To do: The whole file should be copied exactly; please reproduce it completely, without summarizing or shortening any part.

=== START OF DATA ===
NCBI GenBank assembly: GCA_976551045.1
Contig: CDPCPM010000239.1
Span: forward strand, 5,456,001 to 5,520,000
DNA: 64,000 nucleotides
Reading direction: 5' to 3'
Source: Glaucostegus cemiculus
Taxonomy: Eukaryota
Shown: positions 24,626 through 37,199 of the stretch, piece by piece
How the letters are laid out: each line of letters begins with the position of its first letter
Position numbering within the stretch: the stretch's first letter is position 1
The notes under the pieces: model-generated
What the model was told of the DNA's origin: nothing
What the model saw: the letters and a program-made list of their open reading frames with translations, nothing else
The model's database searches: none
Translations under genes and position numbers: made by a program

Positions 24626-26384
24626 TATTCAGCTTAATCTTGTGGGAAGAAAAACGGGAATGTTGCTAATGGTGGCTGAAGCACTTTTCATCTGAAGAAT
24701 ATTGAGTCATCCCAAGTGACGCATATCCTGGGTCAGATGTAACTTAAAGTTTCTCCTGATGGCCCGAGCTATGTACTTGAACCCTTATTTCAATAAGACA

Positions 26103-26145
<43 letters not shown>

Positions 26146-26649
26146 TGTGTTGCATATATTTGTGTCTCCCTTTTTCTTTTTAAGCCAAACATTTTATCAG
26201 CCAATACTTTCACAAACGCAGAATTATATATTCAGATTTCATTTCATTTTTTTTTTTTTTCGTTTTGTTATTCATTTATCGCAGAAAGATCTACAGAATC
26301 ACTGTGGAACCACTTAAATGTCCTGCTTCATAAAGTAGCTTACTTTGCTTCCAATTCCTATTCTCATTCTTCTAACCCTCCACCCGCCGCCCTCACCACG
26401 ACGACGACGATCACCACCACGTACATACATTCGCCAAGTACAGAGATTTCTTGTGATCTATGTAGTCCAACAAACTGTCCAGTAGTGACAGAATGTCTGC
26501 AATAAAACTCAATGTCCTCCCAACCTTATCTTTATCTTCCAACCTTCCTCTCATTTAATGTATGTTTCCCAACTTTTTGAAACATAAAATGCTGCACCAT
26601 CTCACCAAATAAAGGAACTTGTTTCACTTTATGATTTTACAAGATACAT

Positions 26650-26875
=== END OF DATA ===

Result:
NCBI GenBank assembly: GCA_976551045.1
Contig: CDPCPM010000239.1
Span: forward strand, 5,456,001 to 5,520,000
DNA: 64,000 nucleotides
Reading direction: 5' to 3'
Source: Glaucostegus cemiculus
Taxonomy: Eukaryota
Shown: positions 24,626 through 37,199 of the stretch, piece by piece
How the letters are laid out: each line of letters begins with the position of its first letter
Position numbering within the stretch: the stretch's first letter is position 1
The notes under the pieces: model-generated
What the model was told of the DNA's origin: nothing
What the model saw: the letters and a program-made list of their open reading frames with translations, nothing else
The model's database searches: none
Translations under genes and position numbers: made by a program

Positions 24626-26384
24626 TATTCAGCTTAATCTTGTGGGAAGAAAAACGGGAATGTTGCTAATGGTGGCTGAAGCACTTTTCATCTGAAGAAT
24701 ATTGAGTCATCCCAAGTGACGCATATCCTGGGTCAGATGTAACTTAAAGTTTCTCCTGATGGCCCGAGCTATGTACTTGAACCCTTATTTCAATAAGACA

Positions 26103-26145
<43 letters not shown>

Positions 26146-26649
26146 TGTGTTGCATATATTTGTGTCTCCCTTTTTCTTTTTAAGCCAAACATTTTATCAG
26201 CCAATACTTTCACAAACGCAGAATTATATATTCAGATTTCATTTCATTTTTTTTTTTTTTCGTTTTGTTATTCATTTATCGCAGAAAGATCTACAGAATC
26301 ACTGTGGAACCACTTAAATGTCCTGCTTCATAAAGTAGCTTACTTTGCTTCCAATTCCTATTCTCATTCTTCTAACCCTCCACCCGCCGCCCTCACCACG
26401 ACGACGACGATCACCACCACGTACATACATTCGCCAAGTACAGAGATTTCTTGTGATCTATGTAGTCCAACAAACTGTCCAGTAGTGACAGAATGTCTGC
26501 AATAAAACTCAATGTCCTCCCAACCTTATCTTTATCTTCCAACCTTCCTCTCATTTAATGTATGTTTCCCAACTTTTTGAAACATAAAATGCTGCACCAT
26601 CTCACCAAATAAAGGAACTTGTTTCACTTTATGATTTTACAAGATACAT

Positions 26650-26875